Royal Institute for Deaf and Blind Children
Annual Report 2016

Report of the President and the Chief Executive

RIDBC Chief Executive
Chris Rehn (left) and RIDBC
President, Sean Wareing
(right) spend time with
students Isabella and Jacob
at RIDBC VisionEd Preschool.

Caption: RIDBC Chief Executive Chris Rehn (left) and RIDBC President, Sean Wareing (right) spend time with students Isabella and Jacob at RIDBC VisionEd Preschool.

We are delighted to share with you the significant impact RIDBC made in 2016 to do more for those who need us, by reaching more people, delivering best practice and securing our future.

2016 marked the first year of implementation against RIDBC’s 2020 Strategic Plan – a substantial strategic evolution for RIDBC that will result in a new era of service provision for Australians with vision or hearing loss, their families, and the professionals who support them.

Our 2020 vision ‘to do more for those who need us’ is clear:

2016 In Review

Reaching More People

Delivering on our nationwide service focus, we recognise the need for continued investment in important infrastructure, and the need to recalibrate our operations to achieve accessible, community based service delivery. In 2016 we undertook programs to expand our footprint, opening new permanent and visiting sites, while also advancing new merger and acquisition opportunities.

In August we officially announced our intention to open RIDBC’s first purpose built site in Toowoomba, Queensland following a $2.8M donation from local philanthropist Clive Berghofer. This site will be a hub for the expansion of RIDBC’s services across regional and remote areas of Australia, with a focus on early intervention, therapy and expansion of our telepractice capability.

Our new state of the art facility in Deakin, Canberra that better aligns hearing and vision services in a National Disability Insurance Scheme (NDIS) landscape, opened in February 2016, with an official launch by the Disability Discrimination Commissioner Alastair McEwin in September. This new service, co-located with leading Canberra ENT surgeons, is predicated on a ‘total service model’ that provides an end to end service for those with vision or hearing loss.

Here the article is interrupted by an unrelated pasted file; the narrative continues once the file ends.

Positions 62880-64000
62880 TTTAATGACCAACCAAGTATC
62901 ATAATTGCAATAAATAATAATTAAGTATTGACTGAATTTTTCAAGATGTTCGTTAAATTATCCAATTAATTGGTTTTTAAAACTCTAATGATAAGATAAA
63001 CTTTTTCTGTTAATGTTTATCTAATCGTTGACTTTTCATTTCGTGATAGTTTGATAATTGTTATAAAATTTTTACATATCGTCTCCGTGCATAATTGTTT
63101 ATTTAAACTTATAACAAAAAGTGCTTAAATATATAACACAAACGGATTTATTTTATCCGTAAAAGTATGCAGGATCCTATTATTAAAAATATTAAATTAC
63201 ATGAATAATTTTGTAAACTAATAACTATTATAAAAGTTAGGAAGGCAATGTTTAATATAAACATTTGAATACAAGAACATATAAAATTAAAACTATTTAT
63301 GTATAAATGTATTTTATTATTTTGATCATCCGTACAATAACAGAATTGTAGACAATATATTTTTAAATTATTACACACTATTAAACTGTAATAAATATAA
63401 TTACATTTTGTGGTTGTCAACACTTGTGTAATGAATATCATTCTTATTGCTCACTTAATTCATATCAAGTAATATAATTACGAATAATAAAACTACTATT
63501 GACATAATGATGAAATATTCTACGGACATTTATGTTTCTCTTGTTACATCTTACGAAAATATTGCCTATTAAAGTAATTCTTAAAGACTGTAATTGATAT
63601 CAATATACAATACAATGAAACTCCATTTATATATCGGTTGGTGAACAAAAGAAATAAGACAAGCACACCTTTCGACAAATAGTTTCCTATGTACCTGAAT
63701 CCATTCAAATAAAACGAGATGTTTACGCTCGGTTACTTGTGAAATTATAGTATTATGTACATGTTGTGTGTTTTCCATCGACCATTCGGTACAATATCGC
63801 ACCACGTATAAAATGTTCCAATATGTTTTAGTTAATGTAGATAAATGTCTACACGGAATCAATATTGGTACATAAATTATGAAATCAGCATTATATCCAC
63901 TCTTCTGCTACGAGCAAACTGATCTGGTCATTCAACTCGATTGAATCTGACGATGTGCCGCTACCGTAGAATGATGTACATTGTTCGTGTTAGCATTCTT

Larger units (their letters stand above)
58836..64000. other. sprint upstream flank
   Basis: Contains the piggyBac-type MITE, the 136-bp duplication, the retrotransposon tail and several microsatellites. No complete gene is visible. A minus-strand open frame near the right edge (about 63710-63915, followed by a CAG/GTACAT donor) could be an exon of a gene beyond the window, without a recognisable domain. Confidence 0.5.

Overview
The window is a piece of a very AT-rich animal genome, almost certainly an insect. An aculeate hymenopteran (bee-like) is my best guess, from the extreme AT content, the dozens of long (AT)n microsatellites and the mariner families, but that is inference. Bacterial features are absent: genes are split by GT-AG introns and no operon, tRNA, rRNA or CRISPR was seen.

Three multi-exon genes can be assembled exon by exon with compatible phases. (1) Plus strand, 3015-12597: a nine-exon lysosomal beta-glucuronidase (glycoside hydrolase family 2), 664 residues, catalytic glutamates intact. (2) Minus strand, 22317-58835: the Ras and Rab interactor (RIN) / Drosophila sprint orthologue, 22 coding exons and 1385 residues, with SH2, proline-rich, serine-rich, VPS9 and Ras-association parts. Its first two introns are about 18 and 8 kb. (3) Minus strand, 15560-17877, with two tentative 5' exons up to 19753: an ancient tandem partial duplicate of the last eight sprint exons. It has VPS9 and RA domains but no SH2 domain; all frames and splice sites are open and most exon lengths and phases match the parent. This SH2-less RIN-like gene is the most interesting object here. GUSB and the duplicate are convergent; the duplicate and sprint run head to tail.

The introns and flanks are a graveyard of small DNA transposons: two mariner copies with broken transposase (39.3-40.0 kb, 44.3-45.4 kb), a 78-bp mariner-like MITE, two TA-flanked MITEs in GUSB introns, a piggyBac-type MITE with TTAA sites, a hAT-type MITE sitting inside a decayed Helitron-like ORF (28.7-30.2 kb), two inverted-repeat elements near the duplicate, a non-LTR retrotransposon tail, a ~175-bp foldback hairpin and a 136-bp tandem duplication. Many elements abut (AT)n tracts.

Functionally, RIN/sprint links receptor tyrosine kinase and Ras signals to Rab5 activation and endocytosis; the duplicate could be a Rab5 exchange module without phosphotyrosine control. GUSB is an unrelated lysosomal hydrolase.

From an acquisition perspective, we recognised the cost effectiveness of bringing relevant and aligned services under the umbrella of RIDBC, positioning us well for the continued roll out of the NDIS and ultimately staving off potential market failure of important and necessary services to the community.

To this end we completed the year one acquisition and integration of the Early Education Program for Hearing Impaired Children (EEP), located in Brighton East, Victoria. We also entered discussions with a number of key service providers across Australia to identify partnership opportunities.

Throughout 2016, RIDBC, Macquarie University and Cochlear Ltd continued to work together as a Consortium to propose options for the potential transfer of Australian Hearing into non-government ownership.

As this report goes to press, the Government is yet to make a decision about this potential privatisation. In the meantime, the Consortium continues to explore ways to work with, and build upon Australian Hearing’s significant achievements to ensure the future wellbeing of all Australians with hearing loss.

Delivering Best Practice

Throughout 2016 we began recalibrating and realigning our programs and services – developing, delivering and demonstrating a total service offering that will comprise the RIDBC Centres of Excellence and ultimately define the world-class experience delivered at all RIDBC sites across Australia.

A services restructure was implemented to consolidate and more closely align Educational and Clinical Services, in line with recommendations from the 2015 Schools and Preschools Reviews. As part of this consolidation plan, RIDBC Garfield Barwick School was relocated to the North Rocks campus in 2016.

A new structure for improved management of client services commenced in 2016, with an important pilot study in Western Sydney. This approach has brought a more geographical approach to management of client services and greater alignment with identified community needs, the NDIS, and the current and future scale of our operations.

The integration of SCIC Cochlear Implant Program (SCIC CIP) into RIDBC continued in 2016, with an emphasis on greater collaboration, integrated client management, and new client acquisition particularly focused on adult clients living in areas where access to services has traditionally been a barrier for cochlear implantation.

In June, NSW Health partnered with SCIC CIP, with a funding contribution of $1.071M towards a Bone Conduction Implantable Devices (BCID) pilot program in public hospitals across NSW to help treat adults in NSW suffering from conductive hearing loss to improve their quality of life.

In December 2016, RIDBC finalised a formal agreement with Macquarie University that will see the academic affiliation of the RIDBC Renwick Centre transition to Macquarie University. This agreement paved the way for the first intake of students into new RIDBC Renwick Centre courses at Macquarie University in 2017.